I Love Sex, Drugs and Rock-n-Roll

Hey joons,

HAPPY FRIDAY!  Best. Day. Ever.

I’m going to do things a bit differently tonight, and that’s because it’s been an eventful week.

It all started (for me) last week when I was on a date with this white guy… okay fine, we were in my bed- but that’s irrelevant. We were talking (surprised?  me too…), and he asked, “What do you think it means to be American?”

I couldn’t answer, not because I didn’t know how to, but blunt Farrah was out to play and I didn’t want to offend.  So I asked him to answer instead, which prompted him to say, “America is great because it provides equal opportunities for people of all different races.”

My response?  “Spoken like a true white guy.

You see if that were the case, then an Iranian AMERICAN would’t have been denied an iPad for speaking FARSI at the Apple store– iDiscriminate? Check it out yo.

I’m pretty sure no one was denied from buying an Apple product because they were speaking English…

If America is all about equal opportunity, then sanctions wouldn’t prevent my mother-AMERICAN CITIZEN- from bringing money that she receives from her apartment rental in Iran to the U.S… her only source of income.  

If Americans are innocent from discrimination then why is the first thing they ask me once they hear my name: where I’m ORIGINALLY from?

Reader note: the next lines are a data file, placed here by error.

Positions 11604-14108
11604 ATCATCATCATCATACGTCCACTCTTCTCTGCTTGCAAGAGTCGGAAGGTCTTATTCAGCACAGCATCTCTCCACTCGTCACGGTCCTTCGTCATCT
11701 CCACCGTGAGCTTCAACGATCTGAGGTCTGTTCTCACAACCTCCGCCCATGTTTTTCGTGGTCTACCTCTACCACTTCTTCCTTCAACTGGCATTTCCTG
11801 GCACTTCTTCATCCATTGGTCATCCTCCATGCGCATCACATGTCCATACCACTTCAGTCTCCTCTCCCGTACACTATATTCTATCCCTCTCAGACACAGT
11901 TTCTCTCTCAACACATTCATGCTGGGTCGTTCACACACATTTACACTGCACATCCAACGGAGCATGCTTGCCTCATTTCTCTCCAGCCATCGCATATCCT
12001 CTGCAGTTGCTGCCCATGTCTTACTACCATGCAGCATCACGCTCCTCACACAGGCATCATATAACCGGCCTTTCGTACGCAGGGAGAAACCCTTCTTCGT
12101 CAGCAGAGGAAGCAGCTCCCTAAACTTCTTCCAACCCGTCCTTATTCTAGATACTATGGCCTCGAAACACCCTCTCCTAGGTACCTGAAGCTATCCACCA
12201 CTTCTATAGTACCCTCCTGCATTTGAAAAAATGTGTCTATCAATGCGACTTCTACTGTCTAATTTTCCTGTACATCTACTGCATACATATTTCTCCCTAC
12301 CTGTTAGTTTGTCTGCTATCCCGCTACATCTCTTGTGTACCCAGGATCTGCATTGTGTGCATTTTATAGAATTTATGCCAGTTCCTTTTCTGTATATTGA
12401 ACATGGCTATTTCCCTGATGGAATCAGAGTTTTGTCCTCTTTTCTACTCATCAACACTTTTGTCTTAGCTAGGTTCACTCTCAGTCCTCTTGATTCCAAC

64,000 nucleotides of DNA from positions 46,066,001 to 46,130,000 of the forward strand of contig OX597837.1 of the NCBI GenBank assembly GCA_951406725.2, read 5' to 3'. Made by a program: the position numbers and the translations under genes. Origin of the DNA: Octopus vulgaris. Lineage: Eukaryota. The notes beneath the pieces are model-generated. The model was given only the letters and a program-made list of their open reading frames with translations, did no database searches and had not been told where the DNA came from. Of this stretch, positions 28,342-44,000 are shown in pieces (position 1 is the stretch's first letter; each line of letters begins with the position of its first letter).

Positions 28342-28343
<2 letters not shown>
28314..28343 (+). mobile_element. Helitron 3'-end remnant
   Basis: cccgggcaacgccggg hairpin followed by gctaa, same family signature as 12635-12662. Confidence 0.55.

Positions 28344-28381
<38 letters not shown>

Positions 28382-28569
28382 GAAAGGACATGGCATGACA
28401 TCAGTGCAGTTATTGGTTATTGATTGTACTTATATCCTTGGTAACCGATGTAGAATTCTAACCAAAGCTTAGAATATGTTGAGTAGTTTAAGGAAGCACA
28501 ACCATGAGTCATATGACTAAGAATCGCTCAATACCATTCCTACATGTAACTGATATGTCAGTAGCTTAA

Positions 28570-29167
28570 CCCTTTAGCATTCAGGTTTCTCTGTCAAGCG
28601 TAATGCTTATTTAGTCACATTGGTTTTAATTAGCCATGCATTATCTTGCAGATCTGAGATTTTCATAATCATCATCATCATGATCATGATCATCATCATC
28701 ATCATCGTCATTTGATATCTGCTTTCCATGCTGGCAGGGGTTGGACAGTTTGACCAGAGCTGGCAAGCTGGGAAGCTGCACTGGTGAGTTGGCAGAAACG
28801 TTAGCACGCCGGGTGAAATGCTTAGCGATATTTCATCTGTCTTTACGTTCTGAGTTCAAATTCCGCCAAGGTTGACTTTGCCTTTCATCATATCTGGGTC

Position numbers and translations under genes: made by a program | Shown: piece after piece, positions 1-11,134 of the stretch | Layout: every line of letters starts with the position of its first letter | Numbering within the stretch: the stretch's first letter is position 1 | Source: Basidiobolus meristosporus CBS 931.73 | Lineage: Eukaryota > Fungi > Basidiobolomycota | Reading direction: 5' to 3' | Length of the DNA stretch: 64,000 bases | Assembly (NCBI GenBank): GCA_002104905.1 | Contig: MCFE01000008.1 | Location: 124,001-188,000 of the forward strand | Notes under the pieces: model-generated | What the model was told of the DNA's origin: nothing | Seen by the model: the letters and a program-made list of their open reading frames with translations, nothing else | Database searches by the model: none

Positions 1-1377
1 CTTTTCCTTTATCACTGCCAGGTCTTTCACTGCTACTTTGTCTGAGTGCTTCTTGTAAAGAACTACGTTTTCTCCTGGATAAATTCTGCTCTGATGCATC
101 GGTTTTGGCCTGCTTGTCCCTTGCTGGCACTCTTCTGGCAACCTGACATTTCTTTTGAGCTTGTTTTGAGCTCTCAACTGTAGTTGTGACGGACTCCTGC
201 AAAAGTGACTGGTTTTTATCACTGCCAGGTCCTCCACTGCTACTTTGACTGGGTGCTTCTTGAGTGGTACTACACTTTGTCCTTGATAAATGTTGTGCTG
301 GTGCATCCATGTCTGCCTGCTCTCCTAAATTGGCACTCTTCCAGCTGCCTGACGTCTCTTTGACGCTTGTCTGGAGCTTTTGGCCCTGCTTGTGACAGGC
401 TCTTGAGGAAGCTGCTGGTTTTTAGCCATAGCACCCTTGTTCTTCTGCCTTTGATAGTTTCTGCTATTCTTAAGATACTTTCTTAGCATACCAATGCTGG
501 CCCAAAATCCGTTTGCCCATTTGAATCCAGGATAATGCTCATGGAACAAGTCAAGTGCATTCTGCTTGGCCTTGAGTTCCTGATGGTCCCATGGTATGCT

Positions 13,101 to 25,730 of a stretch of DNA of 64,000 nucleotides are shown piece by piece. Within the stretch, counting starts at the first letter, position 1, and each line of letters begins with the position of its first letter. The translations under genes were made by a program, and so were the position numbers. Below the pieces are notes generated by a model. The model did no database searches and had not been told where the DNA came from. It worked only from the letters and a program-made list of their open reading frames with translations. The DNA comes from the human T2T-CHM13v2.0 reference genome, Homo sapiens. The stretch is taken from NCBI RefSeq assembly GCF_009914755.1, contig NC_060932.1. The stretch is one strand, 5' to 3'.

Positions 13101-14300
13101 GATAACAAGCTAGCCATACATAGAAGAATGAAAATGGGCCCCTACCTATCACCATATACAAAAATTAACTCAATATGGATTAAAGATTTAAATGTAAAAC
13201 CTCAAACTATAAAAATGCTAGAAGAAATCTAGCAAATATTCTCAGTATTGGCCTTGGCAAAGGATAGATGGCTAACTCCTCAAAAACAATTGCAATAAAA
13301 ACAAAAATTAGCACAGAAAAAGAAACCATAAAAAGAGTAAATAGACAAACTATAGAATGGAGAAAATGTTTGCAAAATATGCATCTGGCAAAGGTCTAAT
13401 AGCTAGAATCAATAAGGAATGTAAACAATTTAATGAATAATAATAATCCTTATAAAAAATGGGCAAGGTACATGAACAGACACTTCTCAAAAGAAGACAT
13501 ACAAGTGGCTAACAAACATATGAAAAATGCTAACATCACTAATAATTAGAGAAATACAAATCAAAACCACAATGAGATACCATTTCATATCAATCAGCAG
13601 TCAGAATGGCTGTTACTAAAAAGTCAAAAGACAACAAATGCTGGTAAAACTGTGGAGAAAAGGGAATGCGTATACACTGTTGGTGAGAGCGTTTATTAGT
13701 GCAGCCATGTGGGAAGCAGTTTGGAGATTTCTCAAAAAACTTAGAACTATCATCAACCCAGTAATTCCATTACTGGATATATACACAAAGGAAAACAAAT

What’s your last name? Oooohhh so what language do you speak?”

ENGLISH BITCH.

I love being Iranian… I wear it proud — literally.

On my ribcage

But there’s a reason that my dad insisted I erase all the work I’ve done at Iranian organizations and articles I’ve written focused on Iran from my resume when I was applying for jobs.

He was scared that employers would judge me negatively for being Iranian and for being ACTIVE.

I refused.

Who the hell are YOU to judge me for it or speak on behalf of my culture when you really know NOTHING about it?

NY Times Journalist Nick Kristof recently spent some time in Iran.  I think he’s great, really I do– I have nothing but respect for the man and I was excited that he was going to Iran.  I thought, “FINALLY, someone is going to go there and see what it’s really like… Nick Kristof will do Iranians justice and show Americans what we’re really about.”

Then his first article about Iran was published where he reported that sanctions were working.  

Kristof wrote this, “Yet, with apologies to the many wonderful Iranians who showered me with hospitality, I favor sanctions because I don’t see any other way to pressure the regime on the nuclear issue or ease its grip on power. My takeaway is that sanctions are working pretty well.”

Kristof basically said that even though sanctions are hurting ordinary Iranians more than senior officials, please suffer more so that the international community can reach it’s goals with the regime…eventually.  

“Tough it out Iranians– the regime MIGHT take the hint someday.  We realize you’re losing money/jobs, subsidies are high, pollution is outrageous, but just suffer some more.”

That ain’t fog

I refuse to believe that our only option with the regime in Iran is one that hurts innocent people.

 As Asghar Farhadi put it, innocent Iranians who are “truly a peace loving people.”